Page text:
Australia demands China apologise for ‘repugnant, outrageous’ doctored image of soldier murdering child

Australia’s prime minister Scott Morrison has demanded an apology from China over a “falsified image” shared by an official Chinese government Twitter handle showing an Australian soldier holding a knife to the throat of an Afghan child.

“It is deeply offensive to every Australian, every Australian who has served in that uniform, every Australian who serves in that uniform today,” Mr Morrison told a news conference. 

“Everyone who has pulled on a uniform and served with Australians overseas from whatever nation, that they have done that. It is utterly outrageous and it cannot be justified on any basis whatsoever … The Chinese government should be utterly ashamed of this post. It diminishes them in the world’s eyes,” he said.  

Earlier on Monday, China’s foreign ministry spokesman Zhao Lijian shared the image which portrayed an Australian soldier with a bloody knife standing over a child, with a large stylised Australian national flag in the background. The child is seen holding a lamb. The picture was subtitled: “Don’t be afraid, we are coming to bring you peace.”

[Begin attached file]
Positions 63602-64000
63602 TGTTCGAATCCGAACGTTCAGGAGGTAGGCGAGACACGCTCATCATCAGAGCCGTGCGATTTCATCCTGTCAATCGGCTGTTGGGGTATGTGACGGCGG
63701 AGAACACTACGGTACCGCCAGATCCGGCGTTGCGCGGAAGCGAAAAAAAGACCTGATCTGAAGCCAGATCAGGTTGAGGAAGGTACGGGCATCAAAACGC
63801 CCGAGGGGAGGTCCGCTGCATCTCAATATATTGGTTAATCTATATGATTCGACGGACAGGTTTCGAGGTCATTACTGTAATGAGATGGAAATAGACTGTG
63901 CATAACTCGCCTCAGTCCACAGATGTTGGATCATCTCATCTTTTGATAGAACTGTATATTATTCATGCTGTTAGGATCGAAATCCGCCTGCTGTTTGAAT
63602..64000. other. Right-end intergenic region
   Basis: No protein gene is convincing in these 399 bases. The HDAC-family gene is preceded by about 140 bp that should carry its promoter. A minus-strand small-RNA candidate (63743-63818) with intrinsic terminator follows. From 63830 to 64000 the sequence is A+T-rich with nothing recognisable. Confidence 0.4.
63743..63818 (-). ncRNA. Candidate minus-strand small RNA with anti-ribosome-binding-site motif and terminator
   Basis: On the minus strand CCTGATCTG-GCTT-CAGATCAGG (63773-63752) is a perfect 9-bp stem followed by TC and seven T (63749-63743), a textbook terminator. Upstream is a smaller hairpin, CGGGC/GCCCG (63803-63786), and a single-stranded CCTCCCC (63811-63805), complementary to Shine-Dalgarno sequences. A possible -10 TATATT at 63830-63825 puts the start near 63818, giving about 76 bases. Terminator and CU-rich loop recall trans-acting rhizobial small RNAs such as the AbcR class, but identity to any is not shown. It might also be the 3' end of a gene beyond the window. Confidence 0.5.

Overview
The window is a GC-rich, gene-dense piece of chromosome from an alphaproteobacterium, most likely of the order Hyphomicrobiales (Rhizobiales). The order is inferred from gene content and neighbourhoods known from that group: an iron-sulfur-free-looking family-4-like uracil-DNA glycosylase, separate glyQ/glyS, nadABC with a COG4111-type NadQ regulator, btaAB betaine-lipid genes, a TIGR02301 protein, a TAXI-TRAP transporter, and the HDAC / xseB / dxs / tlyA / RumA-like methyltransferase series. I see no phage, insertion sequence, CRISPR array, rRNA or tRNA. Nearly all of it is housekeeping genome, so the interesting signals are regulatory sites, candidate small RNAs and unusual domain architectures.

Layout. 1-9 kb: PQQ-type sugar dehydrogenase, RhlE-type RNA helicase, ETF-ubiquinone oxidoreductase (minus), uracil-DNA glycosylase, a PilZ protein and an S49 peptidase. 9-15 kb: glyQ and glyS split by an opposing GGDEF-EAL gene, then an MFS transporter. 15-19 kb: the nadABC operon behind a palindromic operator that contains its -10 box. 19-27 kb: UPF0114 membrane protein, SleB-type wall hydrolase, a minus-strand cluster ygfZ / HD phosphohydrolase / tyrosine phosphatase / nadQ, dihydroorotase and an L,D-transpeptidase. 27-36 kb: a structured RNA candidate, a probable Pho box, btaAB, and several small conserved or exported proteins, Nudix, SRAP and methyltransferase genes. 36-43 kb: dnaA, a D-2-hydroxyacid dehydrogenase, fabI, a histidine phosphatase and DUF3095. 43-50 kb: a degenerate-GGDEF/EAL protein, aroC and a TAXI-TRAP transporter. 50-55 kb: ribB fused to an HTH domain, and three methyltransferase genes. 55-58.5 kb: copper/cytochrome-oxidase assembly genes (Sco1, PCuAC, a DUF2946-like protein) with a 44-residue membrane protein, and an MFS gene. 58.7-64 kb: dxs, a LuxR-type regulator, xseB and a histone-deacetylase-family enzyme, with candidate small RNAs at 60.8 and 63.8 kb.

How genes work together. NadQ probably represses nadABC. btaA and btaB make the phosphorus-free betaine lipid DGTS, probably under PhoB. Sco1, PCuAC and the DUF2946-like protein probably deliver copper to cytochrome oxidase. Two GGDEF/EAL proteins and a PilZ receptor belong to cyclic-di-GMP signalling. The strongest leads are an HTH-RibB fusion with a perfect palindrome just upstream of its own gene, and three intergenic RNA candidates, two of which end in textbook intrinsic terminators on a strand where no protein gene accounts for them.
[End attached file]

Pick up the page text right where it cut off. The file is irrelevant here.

Alongside it, Mr Zhao wrote: “Shocked by murder of Afghan civilians & prisoners by Australian soldiers. We strongly condemn such acts, &call for holding them accountable [sic].”

The latest war of words comes amid a backdrop of heightened tensions between the two countries, since Australia led demands for an international inquiry into the origin of the coronavirus pandemic in China.

Mr Zhao’s remarks were a reference to last week’s release of a damning defence inquiry report that found “credible evidence” of unlawful killings of 39 people by 25 members of the Australian special forces operating in Afghanistan.

The photo appears to be a reference to rumours that members of the Special Air Service cut the throats of two 14-year-old Afghan boys who they suspected were Taliban sympathisers.

But those hearsay accounts were never substantiated during the four-year-long Brereton inquiry, reported ABC News.

The Australian prime minister said he was seeking the removal of the “truly repugnant” image from Twitter, though at the time of publication it could still be viewed on Mr Zhao’s official profile.

Additional reporting by agencies


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